Feature: Young computer engineer sees great opportunity in Cuba

Source: Xinhua| 2019-03-14 17:30:59|Editor: mingmei
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by Raul Menchaca

HAVANA, March 13 (Xinhua) -- In the past, each time when Cuban Mario Lombao had an assignment to complete, he had to assemble and disassemble an old computer, whose components were kept in a box full of apples.

Now, more than 10 years later and after becoming a computer engineer, Lombao is the founder and owner of Lombao Estudio, a small company specializing in design, software development and marketing. The company is the product of economic reforms taking place in the Caribbean nation.

After graduating from the Higher Polytechnic Institute of Havana, Lombao worked for two years at Cuba's Ministry of Domestic Trade. He then founded Lombao Estudio in 2013 which, in his words, aligned perfectly with the government's computerization plans for the Cuban society.

"In this context, we see a great opportunity because precisely our activity is targeted toward computerization," the 32-year-old engineer told Xinhua.

Little by little, the company, which includes five programers and a designer, has been gaining a foothold in Cuba's fledgling private market by offering several options on high-quality software at reasonable prices.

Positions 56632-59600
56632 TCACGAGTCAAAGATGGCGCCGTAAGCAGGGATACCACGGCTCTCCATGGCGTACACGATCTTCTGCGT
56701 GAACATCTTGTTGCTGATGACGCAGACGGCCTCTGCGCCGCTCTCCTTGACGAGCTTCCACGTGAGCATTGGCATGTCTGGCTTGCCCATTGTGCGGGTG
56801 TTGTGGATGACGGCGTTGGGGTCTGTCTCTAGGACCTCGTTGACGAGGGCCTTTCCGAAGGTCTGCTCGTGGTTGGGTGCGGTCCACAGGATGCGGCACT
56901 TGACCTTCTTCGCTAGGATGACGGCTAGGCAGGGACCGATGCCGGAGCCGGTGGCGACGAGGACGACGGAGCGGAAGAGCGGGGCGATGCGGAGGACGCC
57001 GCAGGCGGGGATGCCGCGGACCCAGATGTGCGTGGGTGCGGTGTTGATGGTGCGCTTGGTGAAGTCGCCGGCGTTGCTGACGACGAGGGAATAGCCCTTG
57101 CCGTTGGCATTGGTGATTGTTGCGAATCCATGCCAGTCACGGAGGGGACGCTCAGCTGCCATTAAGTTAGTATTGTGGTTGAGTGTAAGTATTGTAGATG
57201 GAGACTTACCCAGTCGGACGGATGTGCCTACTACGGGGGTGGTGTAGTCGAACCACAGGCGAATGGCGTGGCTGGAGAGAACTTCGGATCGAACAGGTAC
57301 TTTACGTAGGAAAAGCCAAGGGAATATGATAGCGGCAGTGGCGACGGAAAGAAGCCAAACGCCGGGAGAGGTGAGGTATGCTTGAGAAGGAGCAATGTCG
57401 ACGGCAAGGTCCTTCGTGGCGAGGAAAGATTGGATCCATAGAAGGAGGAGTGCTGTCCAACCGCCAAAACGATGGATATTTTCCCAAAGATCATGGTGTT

"We provide personalized service to each client, with particular emphasis on operating systems," Lombao explained.

The company works as a cooperative, where everyone has a say and collectively decides the course of action. For the past three years they have invested all the profits into the development of a single-board computer called LombAD Pro, with 100 percent Cuban components.

This device, which could run different software when connected to a screen, was designed to boost private businesses in Cuba.

"It's like a small computer that can be used in schools or medical offices at a very low cost," Lombao said, holding a small triangular black box whose housing was made on a 3D printer.

Most of LombAD Pro's electronic circuits and its entire operating system were designed and made by Cuban entrepreneurs, all based on similar but more expensive devices, such as Apple TV, a digital media player and microconsole designed by Apple Inc.

"It's a Cuban product, designed for the Cuban context," said Lombao, adding that he recognized the need to contribute to Cuba's progress in computerization.

Cuba has a population of 11.2 million people, and currently more than 5 million can gain access to internet services through different channels, 60 percent of those from schools and work centers.

As Cuban President Miguel Diaz-Canel is calling for the computerization of society, "my business has something to contribute to these government plans," Lombao said.